The new TNI campaign raises prospects of similar abuses against Papuan civilians. Developments leading up to the current crisis remain somewhat unclear. Earlier in December, the Indonesian military reported two Indonesian soldiers were killed while searching for an armed resistance element of the OPM (Free Papua Movement) that had briefly taken over the town of Mulia. The OPM group withdrew from Mulia when it appeared the TNI would attack the town. The OPM action was unexpected, as the OPM has for several years generally observed a truce in support of political efforts by civic leaders to end military repression and attain self-determination.

Generating Tension

Human rights sources have reported that the TNI commander for the Nabire region was in Mulia in late December. These sources also report the presence of military and police forces in the region, including TNI Battalion 753 from Nabire, Kopassus (notorious special forces troops), Brimob (Police Mobile Brigade), and intelligence units. Human rights defenders in West Papua also report that the military buildup has generated tensions in the region.

Escalating pressure on the Kingmi church (Gareja Kingmi), while not presenting the immediate, dire consequences for the welfare of Papuans posed by military operations in the Punjak Jaya region, nonetheless constitutes a fundamental threat to human rights and the safety of church leaders. From 1962 to 1983 the Kingmi Church (established by American missionaries from the Christian and Missionary Alliance) operated independently in West Papua. In 1983 Kingmi Church joined with the Gereja Kemah Injil Indonesia (The Tabernacle Bible Church of Indonesia). That step was necessary to assure that Indonesian authorities would permit visas for foreign missionaries applying to live in West Papua.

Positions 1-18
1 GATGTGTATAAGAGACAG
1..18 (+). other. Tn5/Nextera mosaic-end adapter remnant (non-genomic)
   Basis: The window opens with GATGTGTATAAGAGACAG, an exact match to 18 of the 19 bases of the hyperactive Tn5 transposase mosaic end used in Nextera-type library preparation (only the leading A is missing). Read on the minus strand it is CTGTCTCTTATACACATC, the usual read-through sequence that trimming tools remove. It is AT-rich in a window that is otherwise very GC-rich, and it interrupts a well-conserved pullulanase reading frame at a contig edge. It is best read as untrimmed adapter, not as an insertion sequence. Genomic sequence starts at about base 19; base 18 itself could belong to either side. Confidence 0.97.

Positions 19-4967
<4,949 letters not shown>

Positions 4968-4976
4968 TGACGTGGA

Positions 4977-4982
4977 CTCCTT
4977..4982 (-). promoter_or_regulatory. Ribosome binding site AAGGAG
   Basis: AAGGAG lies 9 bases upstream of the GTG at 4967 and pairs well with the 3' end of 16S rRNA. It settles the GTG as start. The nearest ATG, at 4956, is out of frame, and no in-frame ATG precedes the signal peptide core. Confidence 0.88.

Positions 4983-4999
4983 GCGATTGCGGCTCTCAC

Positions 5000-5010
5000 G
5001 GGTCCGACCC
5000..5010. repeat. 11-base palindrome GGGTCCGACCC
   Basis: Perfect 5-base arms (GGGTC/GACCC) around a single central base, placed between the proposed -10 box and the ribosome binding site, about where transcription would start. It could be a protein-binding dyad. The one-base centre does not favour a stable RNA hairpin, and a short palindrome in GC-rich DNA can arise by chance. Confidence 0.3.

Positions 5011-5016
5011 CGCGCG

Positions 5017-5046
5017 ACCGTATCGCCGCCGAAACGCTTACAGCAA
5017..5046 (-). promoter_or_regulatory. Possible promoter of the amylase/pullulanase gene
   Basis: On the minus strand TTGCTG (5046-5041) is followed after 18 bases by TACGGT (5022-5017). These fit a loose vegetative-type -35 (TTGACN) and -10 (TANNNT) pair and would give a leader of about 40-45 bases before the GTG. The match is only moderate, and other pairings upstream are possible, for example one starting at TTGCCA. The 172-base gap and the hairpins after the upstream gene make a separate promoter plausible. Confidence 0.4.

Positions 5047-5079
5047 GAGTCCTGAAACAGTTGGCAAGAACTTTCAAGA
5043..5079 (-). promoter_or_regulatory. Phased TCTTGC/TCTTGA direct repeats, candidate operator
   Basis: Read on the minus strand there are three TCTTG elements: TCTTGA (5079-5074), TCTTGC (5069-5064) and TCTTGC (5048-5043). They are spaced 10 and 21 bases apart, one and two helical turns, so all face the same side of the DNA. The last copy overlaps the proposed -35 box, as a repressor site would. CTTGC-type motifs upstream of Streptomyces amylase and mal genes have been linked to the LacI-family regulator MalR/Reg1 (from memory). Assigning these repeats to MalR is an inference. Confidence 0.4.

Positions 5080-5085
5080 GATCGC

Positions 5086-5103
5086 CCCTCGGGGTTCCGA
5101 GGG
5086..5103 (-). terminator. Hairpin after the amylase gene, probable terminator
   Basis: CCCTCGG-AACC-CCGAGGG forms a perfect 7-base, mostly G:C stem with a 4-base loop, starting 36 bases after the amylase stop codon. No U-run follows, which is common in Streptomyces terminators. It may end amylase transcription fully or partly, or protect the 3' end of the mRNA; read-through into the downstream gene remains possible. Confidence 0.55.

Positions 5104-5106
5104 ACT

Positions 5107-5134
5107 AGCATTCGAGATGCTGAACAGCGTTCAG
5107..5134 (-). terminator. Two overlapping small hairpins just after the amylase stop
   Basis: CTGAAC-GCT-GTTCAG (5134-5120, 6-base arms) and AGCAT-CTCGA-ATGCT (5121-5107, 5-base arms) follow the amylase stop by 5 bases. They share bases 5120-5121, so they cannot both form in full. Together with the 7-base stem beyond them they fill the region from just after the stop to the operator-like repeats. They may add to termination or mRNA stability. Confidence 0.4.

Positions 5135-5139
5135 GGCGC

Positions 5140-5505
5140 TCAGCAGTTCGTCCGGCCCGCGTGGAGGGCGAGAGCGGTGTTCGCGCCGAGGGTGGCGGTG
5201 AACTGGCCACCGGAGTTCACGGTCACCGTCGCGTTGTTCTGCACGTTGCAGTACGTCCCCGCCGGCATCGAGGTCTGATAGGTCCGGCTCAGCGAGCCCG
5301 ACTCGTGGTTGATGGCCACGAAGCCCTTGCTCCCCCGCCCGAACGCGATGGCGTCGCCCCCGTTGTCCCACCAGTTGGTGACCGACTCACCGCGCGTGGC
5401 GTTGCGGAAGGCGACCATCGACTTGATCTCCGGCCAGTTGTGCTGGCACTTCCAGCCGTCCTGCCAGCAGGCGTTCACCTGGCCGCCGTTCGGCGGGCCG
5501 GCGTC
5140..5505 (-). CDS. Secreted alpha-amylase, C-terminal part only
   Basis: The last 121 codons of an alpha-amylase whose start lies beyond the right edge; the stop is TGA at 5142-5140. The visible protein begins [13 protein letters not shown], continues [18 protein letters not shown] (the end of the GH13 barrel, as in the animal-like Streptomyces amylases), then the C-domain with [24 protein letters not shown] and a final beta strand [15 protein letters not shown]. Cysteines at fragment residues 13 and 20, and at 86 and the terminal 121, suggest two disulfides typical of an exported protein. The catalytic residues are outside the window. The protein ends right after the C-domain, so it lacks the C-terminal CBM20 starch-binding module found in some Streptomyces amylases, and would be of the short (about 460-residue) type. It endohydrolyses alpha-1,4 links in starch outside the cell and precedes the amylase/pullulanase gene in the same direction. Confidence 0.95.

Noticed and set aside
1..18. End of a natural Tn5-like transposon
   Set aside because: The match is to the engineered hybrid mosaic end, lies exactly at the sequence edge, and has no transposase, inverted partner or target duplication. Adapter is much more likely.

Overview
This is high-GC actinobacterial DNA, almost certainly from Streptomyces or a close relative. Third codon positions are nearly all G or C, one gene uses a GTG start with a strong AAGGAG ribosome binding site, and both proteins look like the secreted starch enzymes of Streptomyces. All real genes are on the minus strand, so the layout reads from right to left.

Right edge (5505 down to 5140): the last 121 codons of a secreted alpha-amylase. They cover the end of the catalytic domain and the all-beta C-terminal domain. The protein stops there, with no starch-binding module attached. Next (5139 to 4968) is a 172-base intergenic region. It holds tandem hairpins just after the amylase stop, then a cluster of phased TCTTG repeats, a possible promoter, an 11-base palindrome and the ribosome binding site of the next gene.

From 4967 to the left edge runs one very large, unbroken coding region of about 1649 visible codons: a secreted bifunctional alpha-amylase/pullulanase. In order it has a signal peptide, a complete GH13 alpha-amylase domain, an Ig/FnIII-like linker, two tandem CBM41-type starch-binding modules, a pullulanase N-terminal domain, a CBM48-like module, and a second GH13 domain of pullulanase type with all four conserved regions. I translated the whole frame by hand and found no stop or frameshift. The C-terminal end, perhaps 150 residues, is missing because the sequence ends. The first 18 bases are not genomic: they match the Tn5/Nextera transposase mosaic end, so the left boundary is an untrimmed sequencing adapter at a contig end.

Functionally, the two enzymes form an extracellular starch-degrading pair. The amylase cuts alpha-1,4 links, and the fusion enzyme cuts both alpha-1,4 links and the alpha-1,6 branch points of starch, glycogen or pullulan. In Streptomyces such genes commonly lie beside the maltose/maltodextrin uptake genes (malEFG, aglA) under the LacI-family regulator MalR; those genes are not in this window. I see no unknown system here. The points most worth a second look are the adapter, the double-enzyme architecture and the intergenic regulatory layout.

Pastor Benny Giay, Chair of Kingmi Church’s Bureau of Peace and Justice, notes that in 2006, “when foreign missionaries stopped coming to West Papua we decided that there was no reason to continue to remain under the control of Jakarta. In our congress this year we withdrew our membership from the Gereja Kemah Injil Indonesia and reinstated the Kingmi Church’s former status as an independent Synod in West Papua. Jakarta opposes this and accuses us of being separatists.”

Following severe intimidation targeting Papuan human rights advocates in 2006, it is clear that international concern for and support of human rights In West Papua, especially in the face of abuses carried out by an unaccountable and unreformed Indonesian military and police, will be essential in 2007.

Ed McWilliams is a former political counsellor with the U.S. Embassy in Jakarta. He works with ETAN and the West Papua Advocacy Team.